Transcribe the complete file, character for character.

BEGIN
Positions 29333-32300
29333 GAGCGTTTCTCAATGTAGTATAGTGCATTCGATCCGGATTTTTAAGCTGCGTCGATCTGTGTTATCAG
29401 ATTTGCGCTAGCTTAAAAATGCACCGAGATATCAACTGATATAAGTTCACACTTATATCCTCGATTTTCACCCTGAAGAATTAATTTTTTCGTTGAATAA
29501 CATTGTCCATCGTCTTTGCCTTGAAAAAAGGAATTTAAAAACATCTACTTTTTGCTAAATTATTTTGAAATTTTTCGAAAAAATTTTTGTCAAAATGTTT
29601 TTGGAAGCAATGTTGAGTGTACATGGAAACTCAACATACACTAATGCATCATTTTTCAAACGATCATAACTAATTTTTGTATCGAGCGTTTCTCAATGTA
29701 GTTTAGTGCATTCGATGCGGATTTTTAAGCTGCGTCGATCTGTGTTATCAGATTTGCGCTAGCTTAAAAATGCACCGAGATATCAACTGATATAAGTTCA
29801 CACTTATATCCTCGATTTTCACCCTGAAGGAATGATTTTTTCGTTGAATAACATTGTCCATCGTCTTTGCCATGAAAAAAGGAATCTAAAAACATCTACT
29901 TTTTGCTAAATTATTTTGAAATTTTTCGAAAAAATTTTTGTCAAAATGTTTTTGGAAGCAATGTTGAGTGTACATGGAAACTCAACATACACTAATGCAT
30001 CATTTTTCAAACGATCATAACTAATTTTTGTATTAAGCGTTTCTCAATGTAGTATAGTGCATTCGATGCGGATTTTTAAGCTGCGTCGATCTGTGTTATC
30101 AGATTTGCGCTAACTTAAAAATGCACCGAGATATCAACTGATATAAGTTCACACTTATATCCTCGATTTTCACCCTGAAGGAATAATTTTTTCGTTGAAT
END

Positions 29333-32300
29333 GAGCGTTTCTCAATGTAGTATAGTGCATTCGATCCGGATTTTTAAGCTGCGTCGATCTGTGTTATCAG
29401 ATTTGCGCTAGCTTAAAAATGCACCGAGATATCAACTGATATAAGTTCACACTTATATCCTCGATTTTCACCCTGAAGAATTAATTTTTTCGTTGAATAA
29501 CATTGTCCATCGTCTTTGCCTTGAAAAAAGGAATTTAAAAACATCTACTTTTTGCTAAATTATTTTGAAATTTTTCGAAAAAATTTTTGTCAAAATGTTT
29601 TTGGAAGCAATGTTGAGTGTACATGGAAACTCAACATACACTAATGCATCATTTTTCAAACGATCATAACTAATTTTTGTATCGAGCGTTTCTCAATGTA
29701 GTTTAGTGCATTCGATGCGGATTTTTAAGCTGCGTCGATCTGTGTTATCAGATTTGCGCTAGCTTAAAAATGCACCGAGATATCAACTGATATAAGTTCA
29801 CACTTATATCCTCGATTTTCACCCTGAAGGAATGATTTTTTCGTTGAATAACATTGTCCATCGTCTTTGCCATGAAAAAAGGAATCTAAAAACATCTACT
29901 TTTTGCTAAATTATTTTGAAATTTTTCGAAAAAATTTTTGTCAAAATGTTTTTGGAAGCAATGTTGAGTGTACATGGAAACTCAACATACACTAATGCAT
30001 CATTTTTCAAACGATCATAACTAATTTTTGTATTAAGCGTTTCTCAATGTAGTATAGTGCATTCGATGCGGATTTTTAAGCTGCGTCGATCTGTGTTATC
30101 AGATTTGCGCTAACTTAAAAATGCACCGAGATATCAACTGATATAAGTTCACACTTATATCCTCGATTTTCACCCTGAAGGAATAATTTTTTCGTTGAAT